Developer/Publisher: Mad Head Games || Overall: 8.5/10
“Excuse me, sir. Are you a Point and Click?” I ask. A man slowly turns around, obviously annoyed.
“Don’t… assume… my… GENRE!!!”
Adam Wolfe isn’t simply a P&C, bro. It’s a HOPA and definitely not just an IHOG. In researching the different acronyms in this apparently expansive puzzle subgenre, I began getting confused. It’s almost as bad as sexual identity, and depending on who you ask they mean different things. IHOG means Interactive Hidden Object Game, whereas HOPA means Hidden Object Puzzle Adventure game. It all has a lot to do with “finding things” and doing things in a particular order, like a normal puzzle game would demand. The “adventure” part is where it gets really fun, though, and you are essentially playing what amounts to an intense Point and Click game. But fans of this subgenre would probably take that as an insult — it’s much more complicated than that.
“Point and Click doesn’t accurately describe the intricate distinctions that I associate my game playing with.”
Adam Wolfe probably has its design origins in those large puzzle books full of miscellaneous games that you would take 30+ years to go through. I have like six of them on my shelf and never ended up finishing them since many of the pages didn’t make sense to me (I was in elementary school), and also because I had better things to do. But besides that, most people would actually have interacted with the kinds of puzzles you see in Adam Wolfe if you went out to family restaurants a lot. You’re basically going to be getting flashbacks of Denny’s or Coco’s when you have to find the differences between two pictures, or find all of the objects in a stationary picture, among other things. But if you wanted to integrate a paranormal story filled with murder and gothic imagery, well I’ve got news for you…
Essentially what Adam Wolfe is, is a story about a precariously famous “paranormal detective” who investigates things that are just below his expertise level. Nothing Adam encounters is particularly surprising, challenging, or amazing to him, but he deals with it in such a manner that he’s definitely “dealt with some shit” in the past, and what he has to do now in his day to day is small potatoes. Although, the greater narrative, and challenge for Adam himself, is finding his missing sister. If you’ve ever seen the Sci-Fi Channel show “Dresden Files,” combine that with the “X-Files” and you’ve essentially got the set-up for the story. While we deal with supernatural content, it isn’t so mature that the story screams “for adults” — its about appropriate for older teenagers, and I was enjoying the story for the most part, despite being much older than a teenager.
Four episodes are available, with each about one-to-two hours long. While the first episode seemed more or less unrelated to the greater narrative of finding Adam’s sister, Episode 2 gets more involved, with a direct continuance into Episode 3 and 4. Unlike a few episodic games I’ve played in the past, this one definitely seems a lot more “planned out” in introducing us to the character and then developing him and the story over the course of the next episodes. There also is a further development of the types of puzzles you’ll encounter, keeping things fresh and interesting. Challenge is also very flexible, and the game has built-in hints and tips, as well as modifiers to help you have an enjoyable experience. While I didn’t want the game essentially solving things for me, I know that I get easily frustrated trying to find things when it comes to P&Cs in general, so I chose something in the middle. At any time you’re able to “skip” the puzzle you’re currently on by reading the guide, or clicking the recharging hint button; the narrative is a lot more fluid as a result and your interest in the game is less likely to wane due to frustration.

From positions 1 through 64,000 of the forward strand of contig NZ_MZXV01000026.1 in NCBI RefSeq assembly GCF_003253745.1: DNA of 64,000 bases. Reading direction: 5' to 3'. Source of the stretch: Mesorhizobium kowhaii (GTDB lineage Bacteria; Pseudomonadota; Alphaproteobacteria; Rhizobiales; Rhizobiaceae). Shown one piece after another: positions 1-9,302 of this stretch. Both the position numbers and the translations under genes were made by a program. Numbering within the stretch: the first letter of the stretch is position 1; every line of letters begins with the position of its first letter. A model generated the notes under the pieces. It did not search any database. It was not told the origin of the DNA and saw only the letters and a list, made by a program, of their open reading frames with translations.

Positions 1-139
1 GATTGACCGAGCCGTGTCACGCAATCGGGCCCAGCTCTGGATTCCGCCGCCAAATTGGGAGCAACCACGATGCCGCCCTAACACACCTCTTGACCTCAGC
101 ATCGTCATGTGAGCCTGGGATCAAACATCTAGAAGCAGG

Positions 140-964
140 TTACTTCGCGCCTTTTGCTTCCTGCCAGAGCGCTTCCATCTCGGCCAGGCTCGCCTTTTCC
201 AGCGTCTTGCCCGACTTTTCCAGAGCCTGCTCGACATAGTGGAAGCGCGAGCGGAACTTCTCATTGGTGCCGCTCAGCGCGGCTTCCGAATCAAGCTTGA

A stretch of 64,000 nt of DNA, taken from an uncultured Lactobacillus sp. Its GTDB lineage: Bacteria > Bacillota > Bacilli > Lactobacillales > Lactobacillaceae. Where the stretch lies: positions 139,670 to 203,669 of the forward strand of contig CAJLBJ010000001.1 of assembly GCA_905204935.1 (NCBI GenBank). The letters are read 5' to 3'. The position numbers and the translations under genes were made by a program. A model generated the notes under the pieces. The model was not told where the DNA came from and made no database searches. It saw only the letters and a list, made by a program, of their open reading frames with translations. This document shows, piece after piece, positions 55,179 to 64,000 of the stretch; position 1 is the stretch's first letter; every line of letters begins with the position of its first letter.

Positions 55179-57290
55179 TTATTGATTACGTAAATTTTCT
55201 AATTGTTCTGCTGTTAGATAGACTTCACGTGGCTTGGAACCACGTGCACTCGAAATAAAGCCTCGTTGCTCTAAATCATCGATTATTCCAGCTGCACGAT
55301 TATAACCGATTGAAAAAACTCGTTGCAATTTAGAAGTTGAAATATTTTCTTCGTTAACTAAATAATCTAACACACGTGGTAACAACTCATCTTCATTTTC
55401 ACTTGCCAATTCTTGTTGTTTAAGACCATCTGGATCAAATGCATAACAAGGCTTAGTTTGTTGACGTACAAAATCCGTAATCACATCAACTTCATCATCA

The actual kinds of puzzles you’ll be encountering is more or less standard point and click fare, with some notable exceptions. There will be extra challenges such as “Hidden Object” puzzles where you’ll have to find a series of objects in a pile of stuff in your pursuit to open a tool box or something like that so you can use that tool on a later puzzle. There’s also matching games, a derivative of the “what’s missing?” comparison between two pictures, and regular jigsaw-type puzzle games where you put pictures back together. The variety of different games are quite interesting, albeit not so horrendously challenging that you need to try over and over again. Presentation with the art, sound, dialogue, and voice overs is executed almost perfectly, with stylized graphic novel panels and animation style. If you take the puzzles out of the equation, you are basically involving yourself in a one-to-two hour long episode of a TV show, and the work you do makes the pay off of the story all the more invigorating.
Adam Wolfe is a good time. It is fun, interesting, and unique if you don’t usually venture into this genre. The story is the main draw, and has some pretty good writing involved, which is always a concern when you’re dealing with heavily-story based, episodic games. It also gets pretty intense when you pull out a gun and start shooting monsters, not something you’d normally expect for a “puzzle” game. It takes a while to get to the conclusion of the story, but like most episodic games, there’s always room for more down the line.
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